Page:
69th World Foundry Congress 2010, WFC 2010

Twenty years after the introduction of simulation software for foundries into the industry. casting process simulation has become an accepted tool for process and design lay-out. Casting process simulation always displays the status quo of its expert user. The user decides if the rigging system or process parameters lead to an acceptable result. Additionally. proposals for optimized solutions have to come from the operator. One of the biggest benefits of the casting process is also its biggest downfall: Everything happens at the same time and is coupled. Changes in one process parameter impact many casting quality defining features during the process. Multiobjective autonomous optimization offers a way out. Autonomous optimization uses the simulation tool as a virtual experimentation field and changes pouring conditions. gating designs or process parameters and this way tries to find the optimal route to fulfill the desired objective. Several parameters can be changed and evaluated independently from each other. Autonomous optimization tools take the classic approach of foundry engineers. to find the best compromise and use validated physics. This not only further reduces the need for trial runs to find the optimal process window. but allows the detailed evaluation of many process parameters and their individual impact on providing a robust process. Obviously. what can be simulated can be optimized. Optimization. therefore. is not a replacement for process knowledge and expertise. Despite beliefs to the contrary. the simulation user of the future needs to know the objectives and goals. and especially the quality criteria that are needed to reach these goals. The questions to ask a program are easy: What is a good gating system? To answer this question. quantitative solutions are required. An old foundry man's dream is becoming reality: trial and error is not performed on the shop floor but on the computer. The foundry man defines his optimization goals and can evaluate the best possible solution. He also receives quantitative information about the sensitivity of important process parameters and can assess the robustness of his designs. The paper will give an overview on the state of the art of virtual autonomous optimization on selected industrial examples. Source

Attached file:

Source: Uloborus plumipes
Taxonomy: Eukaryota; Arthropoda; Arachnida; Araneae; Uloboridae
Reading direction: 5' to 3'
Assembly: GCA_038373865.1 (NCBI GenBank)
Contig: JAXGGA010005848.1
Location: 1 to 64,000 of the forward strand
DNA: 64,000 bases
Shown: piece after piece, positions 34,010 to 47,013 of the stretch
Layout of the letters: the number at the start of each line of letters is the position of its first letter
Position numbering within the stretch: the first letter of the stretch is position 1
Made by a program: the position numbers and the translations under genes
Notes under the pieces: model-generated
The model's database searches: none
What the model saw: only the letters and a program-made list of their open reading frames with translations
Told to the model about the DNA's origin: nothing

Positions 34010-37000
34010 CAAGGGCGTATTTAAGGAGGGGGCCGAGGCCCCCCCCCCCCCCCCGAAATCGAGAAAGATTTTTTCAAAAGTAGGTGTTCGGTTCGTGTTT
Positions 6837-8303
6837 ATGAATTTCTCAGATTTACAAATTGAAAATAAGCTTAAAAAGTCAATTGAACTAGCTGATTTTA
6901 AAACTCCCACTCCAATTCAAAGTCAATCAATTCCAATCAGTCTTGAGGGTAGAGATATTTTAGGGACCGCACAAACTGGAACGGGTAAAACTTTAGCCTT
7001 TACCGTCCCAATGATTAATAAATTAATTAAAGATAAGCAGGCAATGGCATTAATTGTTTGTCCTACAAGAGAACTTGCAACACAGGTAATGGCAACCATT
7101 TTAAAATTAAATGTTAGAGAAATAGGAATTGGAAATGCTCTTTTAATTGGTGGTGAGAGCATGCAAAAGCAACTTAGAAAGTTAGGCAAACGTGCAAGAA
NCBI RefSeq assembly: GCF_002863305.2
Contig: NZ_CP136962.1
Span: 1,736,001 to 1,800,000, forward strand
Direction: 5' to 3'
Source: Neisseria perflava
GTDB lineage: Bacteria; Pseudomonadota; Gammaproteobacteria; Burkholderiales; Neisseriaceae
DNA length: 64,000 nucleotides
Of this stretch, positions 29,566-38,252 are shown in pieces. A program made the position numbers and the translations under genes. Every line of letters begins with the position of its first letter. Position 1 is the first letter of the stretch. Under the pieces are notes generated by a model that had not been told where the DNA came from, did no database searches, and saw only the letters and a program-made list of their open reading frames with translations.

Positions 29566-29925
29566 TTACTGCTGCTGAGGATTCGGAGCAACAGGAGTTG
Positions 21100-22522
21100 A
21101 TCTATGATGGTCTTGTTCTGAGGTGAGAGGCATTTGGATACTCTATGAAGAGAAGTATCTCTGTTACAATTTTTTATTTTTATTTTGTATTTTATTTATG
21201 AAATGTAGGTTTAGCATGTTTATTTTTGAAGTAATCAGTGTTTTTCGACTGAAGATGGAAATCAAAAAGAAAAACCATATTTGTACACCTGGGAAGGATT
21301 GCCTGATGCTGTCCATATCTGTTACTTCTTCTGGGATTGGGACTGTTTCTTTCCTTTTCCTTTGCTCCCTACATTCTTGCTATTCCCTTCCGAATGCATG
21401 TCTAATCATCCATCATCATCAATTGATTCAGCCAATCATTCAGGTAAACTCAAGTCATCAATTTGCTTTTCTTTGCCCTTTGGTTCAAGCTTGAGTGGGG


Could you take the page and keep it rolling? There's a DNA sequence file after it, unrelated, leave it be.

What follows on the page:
Fainberg J.,MAGMA Giessereitechnologie GmbH | Schaefer W.,MAGMA Giessereitechnologie GmbH
IOP Conference Series: Materials Science and Engineering

A new algorithm for heat exchange between thermally coupled diffusely radiating interfaces is presented, which can be applied for closed and half open transparent radiating cavities. Interfaces between opaque and transparent materials are automatically detected and subdivided into elementary radiation surfaces named tiles. Contrary to the classical view factor method, the fixed unit sphere area subdivision oriented along the normal tile direction is projected onto the surrounding radiation mesh and not vice versa. Then, the total incident radiating flux of the receiver is approximated as a direct sum of radiation intensities of representative "senders" with the same weight factor. A hierarchical scheme for the space angle subdivision is selected in order to minimize the total memory and the computational demands during thermal calculations. Direct visibility is tested by means of a voxel-based ray tracing method accelerated by means of the anisotropic Chebyshev distance method, which reuses the computational grid as a Chebyshev one. The ray tracing algorithm is fully parallelized using MPI and takes advantage of the balanced distribution of all available tiles among all CPU's. This approach allows tracing of each particular ray without any communication. The algorithm has been implemented in a commercial casting process simulation software. The accuracy and computational performance of the new radiation model for heat treatment, investment and ingot casting applications is illustrated using industrial examples. © Published under licence by IOP Publishing Ltd. Source